There were four polls out yesterday, two showing a very small Tory lead and two showing a very small Labour lead. Although statistically neck and neck, commentators only report the first two – presumably because they spoil the headline and don’t fit in with their narrative. Some balance is needed.

  • Graeme Hancocks

    There were four polls out yesterday – two showing a very small Tory lead and two a very small Labour lead. The latter two have gone largely unreported, presumably because they do not fit with narrative and headline. ICM are a respected polling company but still managed to underestinate Labour’s vote and overestimate lib dem vote in all their polls against actual 2010 results. A little nuance and balance needed – the media try to create and shape the news, not simply report it.

  • MikeHomfray

    Remember also that most people won;t actually vote at all in the Euro Election. They say they will, and afterwards will also say they have – but they won’t

  • PaulBurgin

    The UKIP factor is highly important. People are fed up with mainstream politics and on the doorstep, if I have seen a shift from Labour to a particular party, it is UKIP! Exposing UKIP for what they are is not enough, we need to show a viable alternative that will help those suffering under the Tories and make sure that message is loud and clear

  • p a t r i c k

    I think the opinion polls are altered from what they would be otherwise by the EU parliamentary election activity.

    The Labour party has effectively rejected having an EU referendum in the next parliament and this will be having a pretty big effect right now as the EU is much bigger on people’s minds than usual.

    Strategically speaking ruling out the referendum was, I suspect, a good idea, but the downside is that it will have this impact on the EU parliamentary election.

    The Conservatives line about the referendum, Labour and Lib Dems won’t, UKIP can’t etc. is a powerful one and they are putting that about a lot. Many people will have been reading those leaflets from UKIP describing the EU as the beelzebub in a political form and then they will be enthused by the idea of a referendum on the EU, and when they hear that Labour won’t do one, they will go off Labour.

    I suspect that after the EU parliamentary election the EU will drop off the map as an issue and will remain off the map. UKIP will focus much more on immigration. They know that the Conservatives have stolen their thunder over the EU with that referendum business.

    So I think that the negative impact of Labour’s stance on the referendum will diminish after the EU parliamentary election on the 22nd.

  • swatnan

    Its a pretty heady atmosphere with Euros and Nigel’s UKIP on the horizon. So these 2 and more polls can’t be relied on to produce an accurate picture a year on.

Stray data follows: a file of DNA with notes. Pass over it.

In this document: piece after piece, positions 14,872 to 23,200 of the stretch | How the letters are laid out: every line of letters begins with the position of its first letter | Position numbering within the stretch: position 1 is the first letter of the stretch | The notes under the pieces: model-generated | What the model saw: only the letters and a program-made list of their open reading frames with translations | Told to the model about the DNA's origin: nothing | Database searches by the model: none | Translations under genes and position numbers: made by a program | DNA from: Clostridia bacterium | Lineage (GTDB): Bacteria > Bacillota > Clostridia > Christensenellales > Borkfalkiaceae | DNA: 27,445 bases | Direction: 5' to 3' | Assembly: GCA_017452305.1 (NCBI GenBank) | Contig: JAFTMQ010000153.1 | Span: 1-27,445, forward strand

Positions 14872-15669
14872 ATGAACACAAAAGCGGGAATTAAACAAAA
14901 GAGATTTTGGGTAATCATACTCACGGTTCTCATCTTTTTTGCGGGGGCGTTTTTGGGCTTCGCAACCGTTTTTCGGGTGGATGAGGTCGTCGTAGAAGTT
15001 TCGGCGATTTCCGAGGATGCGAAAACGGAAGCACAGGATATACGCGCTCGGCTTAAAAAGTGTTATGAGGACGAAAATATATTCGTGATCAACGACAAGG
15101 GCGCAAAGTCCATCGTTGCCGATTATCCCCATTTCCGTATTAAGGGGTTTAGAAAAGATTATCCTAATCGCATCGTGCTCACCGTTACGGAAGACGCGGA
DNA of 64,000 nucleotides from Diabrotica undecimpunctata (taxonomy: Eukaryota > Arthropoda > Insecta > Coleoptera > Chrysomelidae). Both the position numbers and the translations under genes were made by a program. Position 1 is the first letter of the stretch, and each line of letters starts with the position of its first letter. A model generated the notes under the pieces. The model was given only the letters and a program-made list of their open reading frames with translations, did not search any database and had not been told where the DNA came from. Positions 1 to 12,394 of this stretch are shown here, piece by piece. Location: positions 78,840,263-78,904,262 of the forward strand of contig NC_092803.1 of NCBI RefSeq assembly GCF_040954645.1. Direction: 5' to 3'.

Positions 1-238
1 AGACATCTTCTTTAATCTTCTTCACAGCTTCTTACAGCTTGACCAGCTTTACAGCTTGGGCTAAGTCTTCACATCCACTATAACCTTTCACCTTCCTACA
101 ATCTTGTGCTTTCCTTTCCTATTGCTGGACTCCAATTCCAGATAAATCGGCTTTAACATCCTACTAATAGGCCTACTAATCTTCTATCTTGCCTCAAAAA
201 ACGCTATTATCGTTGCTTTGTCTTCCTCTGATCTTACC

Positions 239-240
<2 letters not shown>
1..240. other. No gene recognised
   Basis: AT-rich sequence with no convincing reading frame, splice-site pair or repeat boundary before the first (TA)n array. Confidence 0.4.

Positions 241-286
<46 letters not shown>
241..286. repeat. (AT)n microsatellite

Will someone please legislate to NOT to hold National and European and Referendums and District Elections on the same day. Surely people won’t be put out too much by getting off their backsides and going to the polls again in 6 months time?

  • Boldee

    Personally I think the problem isn’t Labour voters moving to UKIP its the fact that traditional Labour voters are not voting at all, I follow these pages as a long time Labour voter with hope that I may one day see a proper Party again that represents working class people and not the neoliberal agenda set out by Margaret Thatcher among others.

    Until such time that I see said changes (which will not be in my life time I suspect if ever) I will not be voting Labour, rest assured I wont be voting for UKIP or any other right wing group, Tory or LibDem but I will be voting.

  • davebush999

    Let’s face it, we have no discernible policy on Europe – although I seem to recall that it is to stay in. Which is fine and we must say so. But mainly, our problem is that Miliband is a liability. Only way to win is get a new leader – and quickly.

    • reformist lickspittle

      Re your last comment – I smell concern troll.

      Do try not to be so obvious 😉

  • Mukkinese

    What strikes me is that most people know more about Labours policies from the criticisms and opposition to them, than from Labour’s own announcements and promotion of those policies.

    Labour themselves seem to be hiding and just throwing the occasional policy bomb, which panics the Tories, but the wider public only see the panic and barely hear the bomb go off…

  • EricBC

    Labour is boring and the public voice in statements and press releases is stupid. The party has to reach people emotionally and you cannot do that with qualified facts. Like:

    Rents will be allowed to increase in line with inflation. This is a concession! Sold as radicalism! Rents should be frozen.

    Nor with statements which are incomplete:-
    Energy price freeze is so wow but it’s a secret what happens after.

    Nor with passing the buck:
    Gambling machines in bookies are evil so we won’t ban them but we will let councils limit numbers if they can be bothered.